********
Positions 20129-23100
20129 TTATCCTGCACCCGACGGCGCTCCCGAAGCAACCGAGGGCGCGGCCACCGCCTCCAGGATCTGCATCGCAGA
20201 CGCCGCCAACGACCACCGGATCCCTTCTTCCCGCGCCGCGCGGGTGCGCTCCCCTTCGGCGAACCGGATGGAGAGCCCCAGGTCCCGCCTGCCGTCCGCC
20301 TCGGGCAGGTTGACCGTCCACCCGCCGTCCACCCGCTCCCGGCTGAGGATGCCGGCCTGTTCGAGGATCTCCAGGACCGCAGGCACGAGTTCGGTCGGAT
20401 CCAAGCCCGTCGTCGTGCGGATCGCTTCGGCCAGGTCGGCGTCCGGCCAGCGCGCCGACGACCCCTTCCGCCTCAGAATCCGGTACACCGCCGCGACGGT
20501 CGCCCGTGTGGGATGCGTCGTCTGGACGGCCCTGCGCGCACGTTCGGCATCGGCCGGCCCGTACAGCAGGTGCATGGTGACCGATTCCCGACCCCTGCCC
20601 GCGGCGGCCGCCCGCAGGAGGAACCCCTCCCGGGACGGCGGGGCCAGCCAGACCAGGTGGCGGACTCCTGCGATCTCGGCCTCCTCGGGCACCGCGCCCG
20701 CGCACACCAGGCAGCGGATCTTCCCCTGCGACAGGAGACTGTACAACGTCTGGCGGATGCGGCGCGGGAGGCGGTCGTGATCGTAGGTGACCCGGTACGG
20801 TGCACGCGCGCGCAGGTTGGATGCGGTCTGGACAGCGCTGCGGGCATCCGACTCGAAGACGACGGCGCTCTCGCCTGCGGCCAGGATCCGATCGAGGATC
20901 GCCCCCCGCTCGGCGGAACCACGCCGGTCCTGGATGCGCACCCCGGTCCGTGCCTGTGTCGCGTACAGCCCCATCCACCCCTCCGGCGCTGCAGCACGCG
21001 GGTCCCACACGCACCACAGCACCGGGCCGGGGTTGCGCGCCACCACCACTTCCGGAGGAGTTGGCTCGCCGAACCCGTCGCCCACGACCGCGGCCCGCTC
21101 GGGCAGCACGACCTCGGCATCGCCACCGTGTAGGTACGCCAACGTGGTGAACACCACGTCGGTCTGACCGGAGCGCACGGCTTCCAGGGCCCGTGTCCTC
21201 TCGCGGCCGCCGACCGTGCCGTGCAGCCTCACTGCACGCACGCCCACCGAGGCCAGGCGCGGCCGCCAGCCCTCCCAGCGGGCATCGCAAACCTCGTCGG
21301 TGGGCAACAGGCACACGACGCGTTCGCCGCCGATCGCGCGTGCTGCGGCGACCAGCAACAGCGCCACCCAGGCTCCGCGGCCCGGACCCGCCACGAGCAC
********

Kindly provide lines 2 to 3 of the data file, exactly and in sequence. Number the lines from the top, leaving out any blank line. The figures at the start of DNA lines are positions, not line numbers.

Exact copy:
20129 TTATCCTGCACCCGACGGCGCTCCCGAAGCAACCGAGGGCGCGGCCACCGCCTCCAGGATCTGCATCGCAGA
20201 CGCCGCCAACGACCACCGGATCCCTTCTTCCCGCGCCGCGCGGGTGCGCTCCCCTTCGGCGAACCGGATGGAGAGCCCCAGGTCCCGCCTGCCGTCCGCC